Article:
• we can actually effect the size of the problem by broadcasting the warnings to everyone filtering out the bad stuff…make it accessible.put ALL the developers on the front line…reduce the security tax."broadcasting" the bad stuff…like the national weather service, we are giving people pre-warning of the bad so they can act accordingly. is there a way to talk about that that is really compelling?  national broadcast system for bad components?  like an early warning system."filtering" it out from circulation…like the Brita, we are taking the bad chemicals out of the water…and then we are"active radar" for all the new bad stuff that comes
  • so instead of cheerleadng and sending you on your way, I want to talk about something different. Something bigger.  Something important.Responsibility.We've all been given an incredible opportunity to be a part of something big.  Something industry changing. Something inspirational.   That's great.But it's not for free.  Here's what we expect of you…(and then riff on how we want them to express the brand, how we want them to act with customers, how we want them to act with their colleagues, how we want them to see themselves as company builders, not sales people…Make the company itself the ultimate product—be a clock builder, not a time tellerImagine that you met a remarkable person who could look at the sun or the stars and, amazingly, state the exact time and date. Wouldn’t it be even more amazing still if, instead of telling the time, that person built a clock that could tell the time forever, even after he or she were dead and gone?Having a great idea or being a charismatic visionary leader is “time telling;” building a company that can prosper far beyond the tenure of any single leader and through multiple product life cycles is “clock building.” Those who build visionary companies tend to be clock builders. Their primary accomplishment is not the implementation of a great idea, the expression of a charismatic personality, or the accumulation of wealth. It is the company itself and what it stands for.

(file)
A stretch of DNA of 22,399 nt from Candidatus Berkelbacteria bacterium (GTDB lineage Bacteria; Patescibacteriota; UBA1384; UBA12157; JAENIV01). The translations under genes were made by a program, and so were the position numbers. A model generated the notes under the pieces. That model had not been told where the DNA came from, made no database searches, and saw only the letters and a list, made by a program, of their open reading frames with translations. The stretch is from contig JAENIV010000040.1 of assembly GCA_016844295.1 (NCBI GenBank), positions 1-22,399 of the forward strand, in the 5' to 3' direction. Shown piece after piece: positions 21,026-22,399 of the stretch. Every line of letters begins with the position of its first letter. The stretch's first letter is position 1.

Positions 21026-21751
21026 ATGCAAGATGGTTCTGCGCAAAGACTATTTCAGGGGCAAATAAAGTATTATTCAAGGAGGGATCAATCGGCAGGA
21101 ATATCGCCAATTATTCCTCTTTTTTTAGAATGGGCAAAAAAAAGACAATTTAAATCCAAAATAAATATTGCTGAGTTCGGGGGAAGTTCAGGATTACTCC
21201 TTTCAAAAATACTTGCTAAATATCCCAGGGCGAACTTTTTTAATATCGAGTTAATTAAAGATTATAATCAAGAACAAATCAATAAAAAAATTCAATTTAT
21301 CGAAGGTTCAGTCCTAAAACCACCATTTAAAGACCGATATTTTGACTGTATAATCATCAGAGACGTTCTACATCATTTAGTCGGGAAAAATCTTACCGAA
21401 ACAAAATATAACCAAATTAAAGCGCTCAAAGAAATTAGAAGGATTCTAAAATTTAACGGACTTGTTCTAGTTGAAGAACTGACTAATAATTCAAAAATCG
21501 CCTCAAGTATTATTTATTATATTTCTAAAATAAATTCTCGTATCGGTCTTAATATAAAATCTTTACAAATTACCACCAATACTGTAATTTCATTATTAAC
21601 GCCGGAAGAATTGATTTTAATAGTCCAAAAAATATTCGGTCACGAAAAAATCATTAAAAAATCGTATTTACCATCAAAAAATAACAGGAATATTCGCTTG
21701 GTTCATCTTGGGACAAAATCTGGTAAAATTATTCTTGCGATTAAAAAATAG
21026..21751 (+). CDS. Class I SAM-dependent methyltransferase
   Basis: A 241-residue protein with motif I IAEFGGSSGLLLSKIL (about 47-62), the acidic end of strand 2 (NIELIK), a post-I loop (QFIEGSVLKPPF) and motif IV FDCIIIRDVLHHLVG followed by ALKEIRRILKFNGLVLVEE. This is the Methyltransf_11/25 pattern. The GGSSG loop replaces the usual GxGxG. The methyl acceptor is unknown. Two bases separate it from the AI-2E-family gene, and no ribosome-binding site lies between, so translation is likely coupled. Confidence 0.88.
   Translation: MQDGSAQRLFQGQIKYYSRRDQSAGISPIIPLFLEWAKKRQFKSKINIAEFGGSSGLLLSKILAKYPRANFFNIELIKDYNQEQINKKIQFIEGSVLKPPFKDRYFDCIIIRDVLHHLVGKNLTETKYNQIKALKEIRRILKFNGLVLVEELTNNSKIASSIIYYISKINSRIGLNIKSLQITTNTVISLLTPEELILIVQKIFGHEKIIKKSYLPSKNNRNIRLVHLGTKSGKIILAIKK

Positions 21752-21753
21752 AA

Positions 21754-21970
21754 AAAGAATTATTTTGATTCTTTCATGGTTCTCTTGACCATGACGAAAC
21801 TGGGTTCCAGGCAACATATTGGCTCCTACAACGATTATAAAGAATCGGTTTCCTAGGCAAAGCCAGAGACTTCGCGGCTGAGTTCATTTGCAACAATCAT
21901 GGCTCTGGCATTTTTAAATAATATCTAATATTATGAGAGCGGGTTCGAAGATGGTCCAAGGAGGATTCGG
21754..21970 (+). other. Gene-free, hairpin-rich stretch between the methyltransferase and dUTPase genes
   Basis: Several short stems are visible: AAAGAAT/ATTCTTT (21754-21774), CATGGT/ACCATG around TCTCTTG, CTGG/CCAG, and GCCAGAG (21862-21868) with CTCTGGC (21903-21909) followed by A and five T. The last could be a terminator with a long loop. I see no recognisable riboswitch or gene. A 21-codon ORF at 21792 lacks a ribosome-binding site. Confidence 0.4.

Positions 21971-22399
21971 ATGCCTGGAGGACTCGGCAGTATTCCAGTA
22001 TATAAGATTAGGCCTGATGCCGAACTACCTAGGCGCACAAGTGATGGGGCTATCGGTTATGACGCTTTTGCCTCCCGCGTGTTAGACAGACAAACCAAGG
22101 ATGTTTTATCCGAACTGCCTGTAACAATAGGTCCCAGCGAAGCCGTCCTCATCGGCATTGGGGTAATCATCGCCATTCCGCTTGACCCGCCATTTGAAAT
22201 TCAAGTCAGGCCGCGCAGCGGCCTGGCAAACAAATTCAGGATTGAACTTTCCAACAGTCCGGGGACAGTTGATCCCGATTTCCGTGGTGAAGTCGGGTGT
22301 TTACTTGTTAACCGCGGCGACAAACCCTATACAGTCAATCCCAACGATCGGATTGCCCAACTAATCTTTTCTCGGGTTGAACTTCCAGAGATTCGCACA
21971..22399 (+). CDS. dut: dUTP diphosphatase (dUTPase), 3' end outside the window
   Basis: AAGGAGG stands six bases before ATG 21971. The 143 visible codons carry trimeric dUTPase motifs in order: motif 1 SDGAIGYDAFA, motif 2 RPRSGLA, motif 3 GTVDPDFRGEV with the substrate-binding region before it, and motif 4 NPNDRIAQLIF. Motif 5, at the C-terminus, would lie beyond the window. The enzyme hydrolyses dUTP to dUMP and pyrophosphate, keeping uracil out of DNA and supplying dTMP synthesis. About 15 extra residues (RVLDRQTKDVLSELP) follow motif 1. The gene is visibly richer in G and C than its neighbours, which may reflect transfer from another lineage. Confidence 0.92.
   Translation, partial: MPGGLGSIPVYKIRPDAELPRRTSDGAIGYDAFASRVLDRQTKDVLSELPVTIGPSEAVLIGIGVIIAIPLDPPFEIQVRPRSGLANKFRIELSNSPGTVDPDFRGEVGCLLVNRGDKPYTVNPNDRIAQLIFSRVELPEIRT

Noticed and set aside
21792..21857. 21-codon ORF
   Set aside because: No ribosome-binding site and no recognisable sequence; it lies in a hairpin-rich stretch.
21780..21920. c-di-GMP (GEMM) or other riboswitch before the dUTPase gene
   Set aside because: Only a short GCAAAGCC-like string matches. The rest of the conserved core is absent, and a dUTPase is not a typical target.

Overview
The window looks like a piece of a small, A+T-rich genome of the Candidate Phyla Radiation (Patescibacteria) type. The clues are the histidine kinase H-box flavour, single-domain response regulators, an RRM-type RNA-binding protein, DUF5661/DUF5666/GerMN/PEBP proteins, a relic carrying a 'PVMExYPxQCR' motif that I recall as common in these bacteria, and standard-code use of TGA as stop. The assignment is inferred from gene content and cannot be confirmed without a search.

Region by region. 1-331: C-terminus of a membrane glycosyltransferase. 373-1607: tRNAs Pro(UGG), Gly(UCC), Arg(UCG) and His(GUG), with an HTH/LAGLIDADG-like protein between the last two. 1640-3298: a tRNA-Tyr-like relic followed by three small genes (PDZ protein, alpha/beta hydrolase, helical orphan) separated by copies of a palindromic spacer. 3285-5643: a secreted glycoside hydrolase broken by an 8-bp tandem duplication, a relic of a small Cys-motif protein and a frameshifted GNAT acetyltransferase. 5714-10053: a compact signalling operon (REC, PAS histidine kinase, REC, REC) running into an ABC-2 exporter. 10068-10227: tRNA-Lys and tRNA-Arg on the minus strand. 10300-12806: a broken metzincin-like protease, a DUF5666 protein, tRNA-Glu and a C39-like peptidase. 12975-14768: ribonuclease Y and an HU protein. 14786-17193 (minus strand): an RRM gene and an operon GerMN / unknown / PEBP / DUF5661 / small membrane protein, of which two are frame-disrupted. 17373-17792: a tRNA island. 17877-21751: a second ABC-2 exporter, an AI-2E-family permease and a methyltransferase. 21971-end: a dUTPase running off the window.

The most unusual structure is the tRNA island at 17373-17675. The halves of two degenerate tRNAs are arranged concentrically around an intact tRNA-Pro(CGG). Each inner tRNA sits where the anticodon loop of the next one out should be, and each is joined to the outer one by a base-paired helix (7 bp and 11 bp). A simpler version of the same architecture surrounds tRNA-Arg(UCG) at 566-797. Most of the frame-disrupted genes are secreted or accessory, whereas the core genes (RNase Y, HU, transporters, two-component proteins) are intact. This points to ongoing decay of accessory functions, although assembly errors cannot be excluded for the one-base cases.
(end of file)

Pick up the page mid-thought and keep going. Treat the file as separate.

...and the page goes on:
• great companies are willed in to existence
  • "broadcasting" the bad stuff…like the national weather service, we are giving people pre-warning of the bad so they can act accordingly. is there a way to talk about that that is really compelling?  national broadcast system for bad components?  like an early warning system."filtering" it out from circulation…like the Brita, we are taking the bad chemicals out of the water…and then we are"active radar" for all the new bad stuff that comesImprove the quality and trust of OSS components to reduce the risk for everyoneBroadcast awareness of riskImplement good component practicePut developers on the front line of defense
  • http://www.youtube.com/user/Global360PersonaBPM
  • Derek WeeksMany speaking engagementsRefreshed every yearConstant participation and growth
  • Here the sad, true story of Ira the Invoice
  • Ira the Invoicehttp://www.youtube.com/watch?v=RCIK7RsYBKs
  • Debbie: Influencers
  • Debbie: Microsoft
  • Debbie: Microsoft
  • Debbie: Microsoft
  • Community and Global Visibility: A Case Study in Marketing to the SharePoint EcosystemMark Miller, @EUSP,NothingButSharePoint | EndUserSharePointDeborah Rosen, COO, SonatypePhoto by Michael Noel
  • Gain Community and Global Visibility: A Five Step Process

    1. 1. Community and Global VisibilityMark Miller, Senior Storyteller, @EUSPDeborah Rosen, COO, Sonatype
    2. 2. Mark Miller, @euspSenior Storyteller
    3. 3. NothingButSharePoint
    4. 4. International Montreal Ottawa Toronto Birmingham, UK London Nottingham, UK Dubai Sydney Canberra, AU Wellington, NZ Philippines Beijing Shanghai Switzerland France Uruguay Argentian Chile Antarctica United States VirginiaMy SharePoint Destinations Michigan Florida Denver New York City San Francisco Los Angeles Washington DC Baltimore Philidelphia Boston
    5. 5. Deborah RosenCOO, SonatypeSVP Global 360
    6. 6. AgendaA case study in marketing to the globalSharePoint Community
    7. 7. Section OneThe “Five” Step Process1 2 3 4 5
    8. 8. Section TwoCommunity Engagement Project
    9. 9. Our purposeRaise awareness, buildtrust, develop relationships, inorder to… sell